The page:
Adopting a new demand planning philosophy
Right now, all CPG companies should be planning an honest review of their internal demand planning efforts. The status quo is no longer a viable option; assess and implement the right changes, or risk being left behind.
Using the lessons of recent events as guidance, organizations should proactively put into place the tools and processes that will enable them to remain competitive for years to come, as unforeseen variables will continue to drastically impact consumption and the global supply chain.
The first step begins with your outlook. Adopting a fresh perspective on demand planning means placing the utmost importance on data and your organization’s capabilities to actively utilize it.
It’s one thing to possess rich data; it’s another to be able to handle it, ingest it, clean it, analyze it, gain actionable insights from it, and then realize benefits across the business.
The cherry on top is to be able to automate this entire process, from start to finish, which will have a significant impact on the efficiency and efficacy on both the demand planning and S&OP processes.
Now, let's dig in.
An outline of what we'll cover
To help CPG companies think about integrating a more efficient, agile, and accurate demand forecasting process, we’ll review the following topics:
- Why it’s so important to adopt a fresh perspective on demand planning, and a step-by-step guide on how to do it.
- The importance of data quality, quantity, and usability, and why “clean” data is essential to forecast accuracy and measuring error;
- How automation and artificial intelligence (AI) can powerfully transform data into actionable demand planning insights and quantifiable results across the supply chain and business.
- The game-changing, company-wide benefits of automation, AI, and forecast accuracy on the S&OP process.
- Why the current moment provides a valuable lens into why it’s vital to implement a demand planning process built on automation and AI at your CPG company.
It’s all about clean, high-quality data, and lots of it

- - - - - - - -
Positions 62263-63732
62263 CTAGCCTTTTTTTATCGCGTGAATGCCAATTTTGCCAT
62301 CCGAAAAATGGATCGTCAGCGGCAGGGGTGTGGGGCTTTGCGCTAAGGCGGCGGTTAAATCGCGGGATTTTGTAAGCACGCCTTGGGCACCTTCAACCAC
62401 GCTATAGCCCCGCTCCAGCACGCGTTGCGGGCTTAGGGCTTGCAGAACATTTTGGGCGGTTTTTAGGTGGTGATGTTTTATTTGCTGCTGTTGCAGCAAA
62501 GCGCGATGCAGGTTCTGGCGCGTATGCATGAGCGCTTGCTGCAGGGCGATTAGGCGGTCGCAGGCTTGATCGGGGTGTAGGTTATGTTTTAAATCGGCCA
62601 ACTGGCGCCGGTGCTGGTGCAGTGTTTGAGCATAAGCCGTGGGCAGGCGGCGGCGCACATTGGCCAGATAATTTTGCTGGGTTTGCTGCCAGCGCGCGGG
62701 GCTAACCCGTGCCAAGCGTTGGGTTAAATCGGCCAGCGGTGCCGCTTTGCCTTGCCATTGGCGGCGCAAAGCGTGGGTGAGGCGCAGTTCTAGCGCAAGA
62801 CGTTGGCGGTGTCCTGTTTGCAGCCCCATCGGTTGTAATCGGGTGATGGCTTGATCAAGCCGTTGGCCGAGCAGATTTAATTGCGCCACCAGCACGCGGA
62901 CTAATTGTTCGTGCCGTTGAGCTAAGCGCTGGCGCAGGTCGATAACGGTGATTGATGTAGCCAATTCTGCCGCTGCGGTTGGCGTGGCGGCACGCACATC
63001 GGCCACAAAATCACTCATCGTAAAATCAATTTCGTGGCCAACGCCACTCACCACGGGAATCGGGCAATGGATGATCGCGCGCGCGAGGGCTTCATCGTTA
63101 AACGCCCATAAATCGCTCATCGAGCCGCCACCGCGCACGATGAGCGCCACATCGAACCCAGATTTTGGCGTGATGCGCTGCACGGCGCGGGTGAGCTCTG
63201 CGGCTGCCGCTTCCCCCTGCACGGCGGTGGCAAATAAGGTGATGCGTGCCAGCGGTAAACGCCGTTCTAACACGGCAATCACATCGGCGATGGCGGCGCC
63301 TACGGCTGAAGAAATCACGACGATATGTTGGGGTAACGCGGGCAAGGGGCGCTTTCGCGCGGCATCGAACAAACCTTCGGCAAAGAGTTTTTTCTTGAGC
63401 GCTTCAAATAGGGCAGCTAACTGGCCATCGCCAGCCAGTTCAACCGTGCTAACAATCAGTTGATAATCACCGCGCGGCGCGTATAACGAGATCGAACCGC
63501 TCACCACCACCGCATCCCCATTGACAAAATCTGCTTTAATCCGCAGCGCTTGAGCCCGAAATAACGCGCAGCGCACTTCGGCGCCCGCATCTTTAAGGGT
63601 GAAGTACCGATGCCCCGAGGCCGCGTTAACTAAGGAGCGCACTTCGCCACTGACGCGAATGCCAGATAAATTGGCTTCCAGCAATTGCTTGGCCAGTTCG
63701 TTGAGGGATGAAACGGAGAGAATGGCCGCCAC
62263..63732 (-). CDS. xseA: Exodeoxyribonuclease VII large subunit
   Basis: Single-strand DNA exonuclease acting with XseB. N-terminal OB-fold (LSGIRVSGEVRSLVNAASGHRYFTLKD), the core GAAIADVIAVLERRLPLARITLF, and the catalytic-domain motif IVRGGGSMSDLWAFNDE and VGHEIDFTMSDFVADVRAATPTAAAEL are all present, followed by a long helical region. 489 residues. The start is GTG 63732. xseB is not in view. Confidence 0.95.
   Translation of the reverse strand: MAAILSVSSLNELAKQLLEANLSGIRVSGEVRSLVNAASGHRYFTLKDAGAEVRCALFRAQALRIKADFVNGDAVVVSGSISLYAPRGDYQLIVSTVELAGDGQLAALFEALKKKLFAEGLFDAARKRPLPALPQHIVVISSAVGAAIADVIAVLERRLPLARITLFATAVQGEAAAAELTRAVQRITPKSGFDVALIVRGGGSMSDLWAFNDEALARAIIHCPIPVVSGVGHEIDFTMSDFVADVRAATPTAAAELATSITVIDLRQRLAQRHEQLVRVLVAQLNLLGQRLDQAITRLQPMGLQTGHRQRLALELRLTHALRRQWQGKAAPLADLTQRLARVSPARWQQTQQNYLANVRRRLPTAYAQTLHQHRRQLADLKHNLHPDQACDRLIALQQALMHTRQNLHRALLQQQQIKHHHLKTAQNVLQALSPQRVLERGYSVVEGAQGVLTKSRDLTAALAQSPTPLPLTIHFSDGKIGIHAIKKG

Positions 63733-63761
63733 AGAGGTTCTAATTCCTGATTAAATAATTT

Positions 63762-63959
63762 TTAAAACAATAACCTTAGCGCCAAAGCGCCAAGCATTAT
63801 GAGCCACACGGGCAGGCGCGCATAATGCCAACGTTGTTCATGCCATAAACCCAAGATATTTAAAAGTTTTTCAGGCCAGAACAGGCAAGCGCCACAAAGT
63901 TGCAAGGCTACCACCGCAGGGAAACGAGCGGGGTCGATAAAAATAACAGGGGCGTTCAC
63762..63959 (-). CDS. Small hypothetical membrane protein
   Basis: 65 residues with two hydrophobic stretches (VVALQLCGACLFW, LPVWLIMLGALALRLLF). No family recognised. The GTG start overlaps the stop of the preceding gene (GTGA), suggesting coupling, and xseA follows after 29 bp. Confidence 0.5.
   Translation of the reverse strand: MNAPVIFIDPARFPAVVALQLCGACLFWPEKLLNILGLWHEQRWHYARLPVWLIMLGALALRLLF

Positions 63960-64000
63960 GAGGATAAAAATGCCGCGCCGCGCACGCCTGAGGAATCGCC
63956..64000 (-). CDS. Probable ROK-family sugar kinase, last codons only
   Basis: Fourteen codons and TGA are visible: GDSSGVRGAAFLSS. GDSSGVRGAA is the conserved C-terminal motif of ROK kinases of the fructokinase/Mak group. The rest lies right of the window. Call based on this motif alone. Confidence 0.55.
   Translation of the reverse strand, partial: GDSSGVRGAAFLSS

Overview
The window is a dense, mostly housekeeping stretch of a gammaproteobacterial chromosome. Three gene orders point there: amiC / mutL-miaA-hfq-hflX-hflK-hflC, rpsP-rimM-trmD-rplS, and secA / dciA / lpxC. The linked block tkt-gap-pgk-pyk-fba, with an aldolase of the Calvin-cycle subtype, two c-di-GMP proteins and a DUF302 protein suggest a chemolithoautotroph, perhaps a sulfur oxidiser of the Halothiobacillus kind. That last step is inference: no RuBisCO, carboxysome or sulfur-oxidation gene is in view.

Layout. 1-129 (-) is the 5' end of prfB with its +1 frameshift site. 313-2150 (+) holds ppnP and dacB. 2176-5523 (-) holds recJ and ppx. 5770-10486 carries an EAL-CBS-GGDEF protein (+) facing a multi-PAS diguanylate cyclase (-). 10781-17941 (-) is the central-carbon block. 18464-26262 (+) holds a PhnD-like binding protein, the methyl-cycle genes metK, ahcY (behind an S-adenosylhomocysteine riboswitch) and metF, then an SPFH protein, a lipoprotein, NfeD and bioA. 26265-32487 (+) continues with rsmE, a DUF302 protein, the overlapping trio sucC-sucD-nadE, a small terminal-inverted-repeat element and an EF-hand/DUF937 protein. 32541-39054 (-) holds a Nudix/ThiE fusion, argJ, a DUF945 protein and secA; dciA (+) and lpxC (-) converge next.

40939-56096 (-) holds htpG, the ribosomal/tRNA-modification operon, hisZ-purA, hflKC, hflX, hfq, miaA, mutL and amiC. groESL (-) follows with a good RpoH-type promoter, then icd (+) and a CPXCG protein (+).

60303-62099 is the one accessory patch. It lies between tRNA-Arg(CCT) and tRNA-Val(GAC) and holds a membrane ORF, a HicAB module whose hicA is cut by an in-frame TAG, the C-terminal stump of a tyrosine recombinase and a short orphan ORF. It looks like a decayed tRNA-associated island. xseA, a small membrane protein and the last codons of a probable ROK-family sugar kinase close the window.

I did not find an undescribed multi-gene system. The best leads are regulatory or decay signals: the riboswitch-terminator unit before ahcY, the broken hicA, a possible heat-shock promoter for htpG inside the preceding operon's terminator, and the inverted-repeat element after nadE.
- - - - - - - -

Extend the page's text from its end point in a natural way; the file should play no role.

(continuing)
Size and availability are no longer a barrier
The sheer number of variables that can affect demand is both diverse and incredibly massive. But there should be no barrier between the data a CPG company possesses and its transformation of internal and external data into a gold mine (in the form of efficiencies across the business).
In the past, some organizations have been hindered by the amount of data they’re capable of handling and processing. Nowadays, with vital datasets widely available, organizations should not feel overwhelmed by the size of its data pool, nor their appropriately lofty goals of deepening it. Rather, CPG companies should possess the technological infrastructure needed to ingest and analyze scores of datasets—or partner with a demand planning firm that does.
Datasets essential to sales predictions
The most powerfully capable demand forecasting models should ingest a wide variety of datasets for a more complete and accurate picture of future demand. But vital, historical sales alone (shipments at the SKU-level by customer, ship-to, and ship-from locations) cannot account for rapidly changing consumer behavior. As a result, forecasting models should constantly analyze not only supply data but also consumption-level data. This includes:
- Point-of-sale (POS) data (at chain and store levels)
- Internal data, including all pertinent sales, marketing, and supply chain information.
- Geographical patterns, such Google’s Covid-19 Community Mobility Reports, which cross-references foot traffic with consumption at grocery stores and pharmacies.
- Category trends, such as surges in demand for various essential goods.
- Own and competitive marketing / trade investment (promotions, e.g.)
- Search engine data. Patterns in search queries related to the world of CPG are telling. This can cover products, brands, retailers, e-commerce, and other terms and phrases that provide insight into consumption.
- Cross-channel social media mentions and trends. Consumers are constantly on social media platforms. They interact with brands directly by posting their own content or by reacting to a brand they follow.
- Health and ingredient trends. Yesterday’s kale is today’s charcoal. Or meatless protein. Or gluten-free bread. This can help brands not only forecast demand but also develop or amend their own new product development or distribution strategies.
- Weather patterns
- Seasonality and other fluctuations related to time
It’s all about data quality
All CPG companies possess large amounts of data—some of them vast—but quantity is not a mark of richness or usability.
Simply put, demand forecasts are only as good as the data used to calculate them: 4,000,000,000 incomplete or mismatched data points is exactly that. As they say, “garbage in, garbage out.”